Democrats consider contingencies as coronavirus threatens to upend July convention
(CNN) -- Top Democrats are actively considering a range of contingency plans for the party's July convention, multiple top Democrats told CNN, including possibly shortening the in-person portion of the gathering or going entirely digital.
The planning, a result of the coronavirus pandemic, is in its earliest stages and party officials said there is no deadline for convention organizers to begin to shift plans. But Democratic National Committee Chair Tom Perez and other top party officials have begun to solicit guidance from advisers about the future of the convention, Democrats told CNN.
The decision to postpone this year's summer Olympics, announced Tuesday, put further pressure on convention planners. Democrats selected the mid-July date in an effort to pick a nominee before the international sporting event began. Now that the coronavirus outbreak has delayed the Olympics, some are questioning whether similar changes need to be made to the convention.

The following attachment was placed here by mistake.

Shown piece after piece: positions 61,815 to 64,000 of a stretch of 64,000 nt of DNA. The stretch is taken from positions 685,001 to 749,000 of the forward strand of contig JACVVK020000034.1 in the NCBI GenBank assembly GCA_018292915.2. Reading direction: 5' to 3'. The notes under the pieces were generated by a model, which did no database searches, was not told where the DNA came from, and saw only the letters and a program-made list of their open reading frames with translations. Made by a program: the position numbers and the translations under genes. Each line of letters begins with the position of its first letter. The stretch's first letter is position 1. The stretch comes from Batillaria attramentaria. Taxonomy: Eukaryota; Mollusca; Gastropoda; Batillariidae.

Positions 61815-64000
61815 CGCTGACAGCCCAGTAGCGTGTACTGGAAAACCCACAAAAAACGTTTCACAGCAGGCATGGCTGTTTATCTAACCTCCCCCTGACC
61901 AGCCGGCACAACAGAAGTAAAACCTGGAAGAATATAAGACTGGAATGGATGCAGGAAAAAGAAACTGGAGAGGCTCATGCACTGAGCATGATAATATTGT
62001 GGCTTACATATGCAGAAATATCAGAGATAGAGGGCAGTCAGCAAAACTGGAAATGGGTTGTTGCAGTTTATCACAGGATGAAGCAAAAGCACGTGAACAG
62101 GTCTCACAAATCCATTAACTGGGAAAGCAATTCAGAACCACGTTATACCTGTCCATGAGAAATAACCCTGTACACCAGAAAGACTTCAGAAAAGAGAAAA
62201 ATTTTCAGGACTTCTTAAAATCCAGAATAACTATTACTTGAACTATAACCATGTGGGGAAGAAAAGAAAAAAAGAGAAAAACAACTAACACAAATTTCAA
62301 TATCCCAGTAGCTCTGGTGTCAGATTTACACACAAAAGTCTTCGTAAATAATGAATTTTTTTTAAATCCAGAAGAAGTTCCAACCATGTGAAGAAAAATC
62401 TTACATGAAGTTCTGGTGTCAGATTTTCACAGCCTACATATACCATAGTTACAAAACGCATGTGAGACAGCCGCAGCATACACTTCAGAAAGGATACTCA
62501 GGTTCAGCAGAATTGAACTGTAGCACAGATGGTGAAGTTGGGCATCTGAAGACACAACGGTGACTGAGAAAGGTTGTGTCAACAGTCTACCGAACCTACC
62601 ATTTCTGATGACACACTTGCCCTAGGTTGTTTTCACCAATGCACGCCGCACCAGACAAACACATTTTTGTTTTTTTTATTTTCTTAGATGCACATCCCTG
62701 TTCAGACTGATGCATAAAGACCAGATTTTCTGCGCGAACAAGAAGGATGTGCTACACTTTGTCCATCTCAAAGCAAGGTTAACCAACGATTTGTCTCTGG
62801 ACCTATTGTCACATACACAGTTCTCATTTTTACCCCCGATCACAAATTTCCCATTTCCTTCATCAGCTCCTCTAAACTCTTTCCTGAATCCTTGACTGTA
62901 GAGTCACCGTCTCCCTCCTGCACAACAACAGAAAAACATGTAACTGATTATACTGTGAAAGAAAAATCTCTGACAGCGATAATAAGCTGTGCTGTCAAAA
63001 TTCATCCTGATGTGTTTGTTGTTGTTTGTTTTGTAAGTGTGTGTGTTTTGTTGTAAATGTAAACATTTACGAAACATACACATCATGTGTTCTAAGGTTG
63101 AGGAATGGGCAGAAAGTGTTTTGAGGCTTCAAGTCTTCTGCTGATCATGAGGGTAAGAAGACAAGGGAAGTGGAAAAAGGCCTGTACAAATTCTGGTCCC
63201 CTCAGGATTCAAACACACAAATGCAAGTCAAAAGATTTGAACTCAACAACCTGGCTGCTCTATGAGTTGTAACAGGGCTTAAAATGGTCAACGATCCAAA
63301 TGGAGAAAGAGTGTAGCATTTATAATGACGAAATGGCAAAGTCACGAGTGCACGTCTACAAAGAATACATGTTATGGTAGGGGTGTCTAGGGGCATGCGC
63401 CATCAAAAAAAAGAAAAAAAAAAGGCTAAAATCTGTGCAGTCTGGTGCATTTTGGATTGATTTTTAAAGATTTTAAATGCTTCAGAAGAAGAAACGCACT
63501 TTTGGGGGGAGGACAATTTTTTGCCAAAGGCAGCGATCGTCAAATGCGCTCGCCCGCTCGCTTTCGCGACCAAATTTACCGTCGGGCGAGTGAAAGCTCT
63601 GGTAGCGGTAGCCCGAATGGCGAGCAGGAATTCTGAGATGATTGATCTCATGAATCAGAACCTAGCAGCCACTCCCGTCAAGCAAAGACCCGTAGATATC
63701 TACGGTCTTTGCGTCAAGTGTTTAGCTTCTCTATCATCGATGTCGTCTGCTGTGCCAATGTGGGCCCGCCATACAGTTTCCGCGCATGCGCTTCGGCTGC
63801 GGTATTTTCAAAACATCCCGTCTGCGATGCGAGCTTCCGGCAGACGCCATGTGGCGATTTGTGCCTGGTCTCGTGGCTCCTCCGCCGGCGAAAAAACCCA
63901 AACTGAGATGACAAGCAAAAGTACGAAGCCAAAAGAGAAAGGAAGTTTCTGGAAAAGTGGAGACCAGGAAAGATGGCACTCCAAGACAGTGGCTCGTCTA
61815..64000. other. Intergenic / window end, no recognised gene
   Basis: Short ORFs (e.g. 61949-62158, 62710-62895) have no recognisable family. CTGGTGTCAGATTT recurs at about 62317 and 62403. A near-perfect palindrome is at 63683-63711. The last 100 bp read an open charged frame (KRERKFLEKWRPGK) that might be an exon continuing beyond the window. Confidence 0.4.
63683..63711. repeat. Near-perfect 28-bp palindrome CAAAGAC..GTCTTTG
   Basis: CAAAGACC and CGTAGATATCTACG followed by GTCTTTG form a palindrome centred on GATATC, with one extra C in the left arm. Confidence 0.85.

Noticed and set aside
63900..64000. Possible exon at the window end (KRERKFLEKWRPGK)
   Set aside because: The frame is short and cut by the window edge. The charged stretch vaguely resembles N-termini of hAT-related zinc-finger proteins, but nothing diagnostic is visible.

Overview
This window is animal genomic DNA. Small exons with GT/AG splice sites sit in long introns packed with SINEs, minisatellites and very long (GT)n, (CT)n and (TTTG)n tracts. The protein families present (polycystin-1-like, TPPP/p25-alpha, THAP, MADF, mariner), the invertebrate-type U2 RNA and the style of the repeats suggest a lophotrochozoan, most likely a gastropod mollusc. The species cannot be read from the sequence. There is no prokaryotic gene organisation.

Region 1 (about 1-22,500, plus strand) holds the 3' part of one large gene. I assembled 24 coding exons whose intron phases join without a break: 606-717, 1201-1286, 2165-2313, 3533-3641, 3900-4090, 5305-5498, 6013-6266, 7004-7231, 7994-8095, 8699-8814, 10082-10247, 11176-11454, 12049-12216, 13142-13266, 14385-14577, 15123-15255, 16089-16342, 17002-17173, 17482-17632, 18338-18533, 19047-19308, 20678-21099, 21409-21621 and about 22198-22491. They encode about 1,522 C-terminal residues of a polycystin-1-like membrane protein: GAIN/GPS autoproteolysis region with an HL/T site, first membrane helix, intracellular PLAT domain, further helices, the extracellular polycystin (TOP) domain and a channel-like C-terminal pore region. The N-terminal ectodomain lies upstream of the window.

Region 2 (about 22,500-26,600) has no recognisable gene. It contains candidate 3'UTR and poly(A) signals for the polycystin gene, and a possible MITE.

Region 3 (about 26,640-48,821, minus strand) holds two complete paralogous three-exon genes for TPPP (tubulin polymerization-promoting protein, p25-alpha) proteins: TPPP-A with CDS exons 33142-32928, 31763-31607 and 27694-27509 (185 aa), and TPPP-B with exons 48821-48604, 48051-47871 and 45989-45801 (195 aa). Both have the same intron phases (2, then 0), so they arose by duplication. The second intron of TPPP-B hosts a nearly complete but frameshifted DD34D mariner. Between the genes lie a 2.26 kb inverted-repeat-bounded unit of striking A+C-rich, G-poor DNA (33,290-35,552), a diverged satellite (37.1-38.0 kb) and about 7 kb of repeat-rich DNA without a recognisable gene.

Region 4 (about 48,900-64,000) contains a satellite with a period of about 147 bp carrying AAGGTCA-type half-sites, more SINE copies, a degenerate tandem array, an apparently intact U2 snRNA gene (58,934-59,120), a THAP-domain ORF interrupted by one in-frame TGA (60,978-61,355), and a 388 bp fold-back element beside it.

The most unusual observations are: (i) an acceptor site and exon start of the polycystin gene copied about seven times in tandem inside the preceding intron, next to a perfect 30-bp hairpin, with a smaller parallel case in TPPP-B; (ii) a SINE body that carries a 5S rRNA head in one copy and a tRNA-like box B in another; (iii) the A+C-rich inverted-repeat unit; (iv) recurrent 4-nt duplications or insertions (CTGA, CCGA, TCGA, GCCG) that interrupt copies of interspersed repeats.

"We have never been here before. We are in uncharted territory and it is clear to me that it is appropriate at this time... that they are looking at contingency options," said Antonio Villaraigosa, the former mayor of Los Angeles who was chair of the 2012 convention. "There is no decision yet to postpone or cancel the convention in anyway, but it would be malpractice not to do look at contingencies."
Villaraigosa said that he doesn't believe the party is at the point where they have to decide whether to scrap the its most important event. But the former mayor said Perez and other Democrats are "looking at a broad panoply of options that may include a virtual convention."
"I am not arguing that they go to a virtual convention," he added, "but it would be malpractice not to look at all of the options."
'This is a very fluid situation'